Blue Box boost
Last November Ontario’s environment ministry announced the creation of the Waste Diversion Organization (WDO), a partnership of government, industry and municipalities that aims to develop and improve sustainable provincial diversion programs, including the municipal Blue Box program.
The WDO is based on a one-year voluntary Memorandum of Understanding between the Ontario Minister of the Environment, CSR: Corporations Supporting Recycling (which represents the food and consumer product sectors), the Canadian Newspaper Association (CAN), the Liquor Control Board of Ontario (LCBO), the Association of Municipalities of Ontario (AMO), the Canadian Painting Coatings Association (CPCA), the Canadian Manufacturers of Chemical Specialties Association and the Recycling Council of Ontario (RCO).
These organizations have committed a total of $14.5-million to develop, implement and fund municipal waste diversion programs. No tax revenues will be used to support the objectives of the WDO.
Board of directors
A board of directors representing of the various parties will manage the WDO. While the role of the environment ministry is primarily advisory, the memorandum does provide that the environment minister must establish a formal structure for future governance and administration of the programs.
The other 12 board members will have one vote each, with the exception of the Chair, who has two votes. The Chair will be selected from the CSR, which will have a total of four members on the Board and will contribute $4-million. The AMO will appoint four members, the CNA (providing $1-million in advertising) will appoint one, the CPCA and the chemical manufacturers will jointly appoint one, the LCBO ($9-million contribution) will appoint one and the RCO (with no monetary contribution) will have one member on the board.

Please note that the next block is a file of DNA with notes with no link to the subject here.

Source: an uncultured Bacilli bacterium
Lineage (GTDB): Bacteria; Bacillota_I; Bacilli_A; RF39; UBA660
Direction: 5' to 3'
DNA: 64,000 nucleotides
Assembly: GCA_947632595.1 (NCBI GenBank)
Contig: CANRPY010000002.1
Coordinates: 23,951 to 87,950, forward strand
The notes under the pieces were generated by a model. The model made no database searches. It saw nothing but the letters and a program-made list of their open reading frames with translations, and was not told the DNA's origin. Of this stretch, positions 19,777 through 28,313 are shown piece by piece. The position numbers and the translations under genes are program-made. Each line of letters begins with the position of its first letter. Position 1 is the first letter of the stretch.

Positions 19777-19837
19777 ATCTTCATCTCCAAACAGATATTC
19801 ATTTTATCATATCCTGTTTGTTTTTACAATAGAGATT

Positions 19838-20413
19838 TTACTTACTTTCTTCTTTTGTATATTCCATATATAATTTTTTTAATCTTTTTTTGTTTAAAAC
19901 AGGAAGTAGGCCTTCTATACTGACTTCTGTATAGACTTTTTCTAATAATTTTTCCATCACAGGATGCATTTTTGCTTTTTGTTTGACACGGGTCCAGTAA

WDO programs will include: Blue Box funding related to wine and liquor glass containers and the overall improvement of Blue Box programs; increased organic waste diversion through centralized composting, organic digestion facilities and educational programs; the establishment of five to 10 additional municipal depots for household hazardous waste (HHW); and, informing the public about municipal waste management activities in daily newspapers.
The WDO’s efforts to improve Blue Box programs will be achieved by: an examination of the number and location of material recovery facilities (MRFs) in Ontario; planning for further capital improvements to MRFs through shared-cost projects with demonstration value; the investigation of innovative collection methods; increased waste diversion from apartment recycling programs through retrofits, promotion and other measures; and, the examination of markets for secondary materials.
The WDO will provide monies to municipalities that have Blue Box programs and other programs that recycle empty wine and liquor glass containers. Funds contributed by the LCBO ($4-million) will be used for the purpose of defraying the 1999 costs of recycling such containers with the other $4-million being used to defray the 2000 costs. The allocation of these monies amongst the municipalities will be based on glass tonnage collected during the 1998 and 1999 calendar years respectively.
The memorandum marks significant progress on certain issues. For example, companies that manufacture HHW products will, for the first time in the history of the province, contribute to disposal costs. The WDO’s review of longer-term issues will include the development of options for a sustainable funding formula to provide for up to 50 per cent of the net operating costs of municipal Blue Box programs, as well as to continue the other programs set out above.
A “principles” document must be completed by the WDO by April 17, 2000, with a final proposal due on September 1, 2000. The WDO should be motivated to achieve its objectives — industry participants may face regulatory action and additional standards if a voluntary funding program cannot be achieved.